Family of fallen soldier snubbed from dedication service
THE FAMILY of fallen RAF aircraftman Kinikki Griffiths are devastated after not being invited to a forthcoming dedication service marking the addition of his name to Exmouth’s war memorial.
Tracey Griffiths, mother of the 20-year-old who was killed in Afghanistan last year, said the fact they were not notified of the ceremony was like ‘twisting a knife’ into their grieving process.
A devastated Mrs Griffiths claimed her family were also not informed of the date when Kinikki’s name was initially added to the memorial.
In what he conceded to be an ‘embarrassing’ mistake, Tom Harvey-May, chairman of Exmouth’s Royal British Legion branch, was tasked with inviting the family when organisation of the event began in January.
Speaking about the dedication event, Mrs Griffiths said: “This is something meant to be for our son and we didn’t even know. It is an insult to his memory.
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“Everyday is a living hell. Everyday you struggle to get through and something like this gives you a further knock.”
The service was initially earmarked for February 19 but has now been cancelled as a result of the error. It is hoped to reschedule the ceremony for this April.”
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“When you’re organising such an event, contacting the families should be one of the first things you ensure is done,” said Mrs Griffiths.
“We knew there was going to be a service but had no idea what the date would be of when the names would be added.”
Mr Harvey-May embarked on a three week holiday last month and accepted he failed to make contact with the family before he left.
It was during his break that a date was set for the service. Mr Harvey-May delegated the task of assigning a time, during his absence, onto Lionel Howell, from the Exmouth War Memorial Fund.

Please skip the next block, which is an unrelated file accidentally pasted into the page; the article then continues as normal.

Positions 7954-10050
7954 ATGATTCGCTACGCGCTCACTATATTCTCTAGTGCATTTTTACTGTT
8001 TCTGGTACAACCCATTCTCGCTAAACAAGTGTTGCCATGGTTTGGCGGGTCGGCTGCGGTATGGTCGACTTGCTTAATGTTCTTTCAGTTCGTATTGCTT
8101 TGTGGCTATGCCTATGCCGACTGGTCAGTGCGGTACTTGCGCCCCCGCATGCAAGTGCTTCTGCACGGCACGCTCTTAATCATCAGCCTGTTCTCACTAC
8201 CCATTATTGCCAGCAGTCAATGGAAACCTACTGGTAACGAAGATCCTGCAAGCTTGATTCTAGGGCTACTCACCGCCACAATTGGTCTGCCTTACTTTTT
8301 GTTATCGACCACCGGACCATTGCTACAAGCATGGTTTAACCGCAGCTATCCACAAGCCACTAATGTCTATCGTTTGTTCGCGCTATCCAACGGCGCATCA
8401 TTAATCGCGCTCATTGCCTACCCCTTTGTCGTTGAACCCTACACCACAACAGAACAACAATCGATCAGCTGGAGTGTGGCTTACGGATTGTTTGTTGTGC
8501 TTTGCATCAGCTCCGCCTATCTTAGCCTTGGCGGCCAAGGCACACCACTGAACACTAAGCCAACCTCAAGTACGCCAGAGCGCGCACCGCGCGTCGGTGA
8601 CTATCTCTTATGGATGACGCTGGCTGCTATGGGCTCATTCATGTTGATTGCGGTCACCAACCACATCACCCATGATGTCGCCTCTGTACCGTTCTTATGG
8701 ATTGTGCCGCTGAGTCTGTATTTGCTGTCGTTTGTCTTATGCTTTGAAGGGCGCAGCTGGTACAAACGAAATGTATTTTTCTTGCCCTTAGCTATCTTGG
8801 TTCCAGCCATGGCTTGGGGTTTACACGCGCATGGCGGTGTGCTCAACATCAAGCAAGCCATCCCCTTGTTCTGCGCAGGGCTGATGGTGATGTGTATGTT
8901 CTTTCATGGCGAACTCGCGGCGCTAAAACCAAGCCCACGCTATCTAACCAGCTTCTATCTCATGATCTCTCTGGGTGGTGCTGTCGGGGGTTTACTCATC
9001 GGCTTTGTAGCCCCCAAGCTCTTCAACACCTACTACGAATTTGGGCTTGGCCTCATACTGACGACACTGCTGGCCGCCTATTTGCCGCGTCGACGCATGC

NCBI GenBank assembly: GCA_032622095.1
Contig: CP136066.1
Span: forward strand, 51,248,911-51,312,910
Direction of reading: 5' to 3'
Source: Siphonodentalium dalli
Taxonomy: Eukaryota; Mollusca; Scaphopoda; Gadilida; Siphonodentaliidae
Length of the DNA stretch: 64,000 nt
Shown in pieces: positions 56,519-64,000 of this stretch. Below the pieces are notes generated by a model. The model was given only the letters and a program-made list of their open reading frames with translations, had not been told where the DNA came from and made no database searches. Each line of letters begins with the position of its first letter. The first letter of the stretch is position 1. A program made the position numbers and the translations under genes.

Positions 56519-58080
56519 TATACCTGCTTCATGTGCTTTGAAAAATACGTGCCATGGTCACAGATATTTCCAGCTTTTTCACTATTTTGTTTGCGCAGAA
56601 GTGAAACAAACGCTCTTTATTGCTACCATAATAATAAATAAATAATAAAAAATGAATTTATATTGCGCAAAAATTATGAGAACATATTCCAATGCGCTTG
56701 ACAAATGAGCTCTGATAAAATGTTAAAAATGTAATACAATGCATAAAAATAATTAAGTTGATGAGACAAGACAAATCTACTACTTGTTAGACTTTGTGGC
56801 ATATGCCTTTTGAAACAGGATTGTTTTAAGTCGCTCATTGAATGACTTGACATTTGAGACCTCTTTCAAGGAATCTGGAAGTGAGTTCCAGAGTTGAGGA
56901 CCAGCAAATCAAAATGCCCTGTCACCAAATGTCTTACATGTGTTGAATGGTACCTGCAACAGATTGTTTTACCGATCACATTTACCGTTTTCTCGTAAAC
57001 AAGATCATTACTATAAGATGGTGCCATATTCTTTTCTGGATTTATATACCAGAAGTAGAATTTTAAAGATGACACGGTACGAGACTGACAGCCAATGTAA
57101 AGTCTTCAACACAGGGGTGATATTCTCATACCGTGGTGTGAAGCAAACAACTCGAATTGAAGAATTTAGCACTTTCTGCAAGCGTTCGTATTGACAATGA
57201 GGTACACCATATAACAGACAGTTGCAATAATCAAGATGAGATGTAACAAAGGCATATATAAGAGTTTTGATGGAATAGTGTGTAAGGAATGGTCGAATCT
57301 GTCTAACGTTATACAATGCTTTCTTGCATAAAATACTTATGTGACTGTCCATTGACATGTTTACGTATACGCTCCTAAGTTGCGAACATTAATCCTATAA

The first occasion the Griffiths’ heard about the ceremony was when they read a publicity article in The Exmouth Journal three weeks ago.
It is understood that the widow of Corporal Stephen Walker, Leona, similarly, was not aware of the date.
Mrs Griffiths claimed the Royal British Legion had gone down in her estimation because of the distress the issue had caused.
“I am disgusted by them. How can they call themselves a charity to help families when all they have done is cause pain.”
Mr Harvey-May, who helped raise money for the names to be added to the memorial, apologised for the upset he had instigated.
He said: “I am sorry to the Griffiths’ family that this has happened in this way.
“I had hoped that the date Lionel (Howell) worked out would have been closer to the end of February. That would have made it far easier for when I came back off holiday to contact the Griffiths’ to confirm.”
Mr Harvey-May added: “I can only apologise because I went away, couldn’t change my plans and failed to contact them before I left.”
He agreed that ‘insufficient effort had been made to contact the Griffiths’ and he felt ‘embarrassed’ by the mistake.
Mr Harvey-May continued to say he would tender his resignation as a result of the error if it was requested by other members of the Royal British Legion.
He was also prepared not to attend the new date of the service if it would cause further distress to the family.
“I don’t feel I’m grossly out of line but, if my branch asks for my resignation then I will tender it,” he said.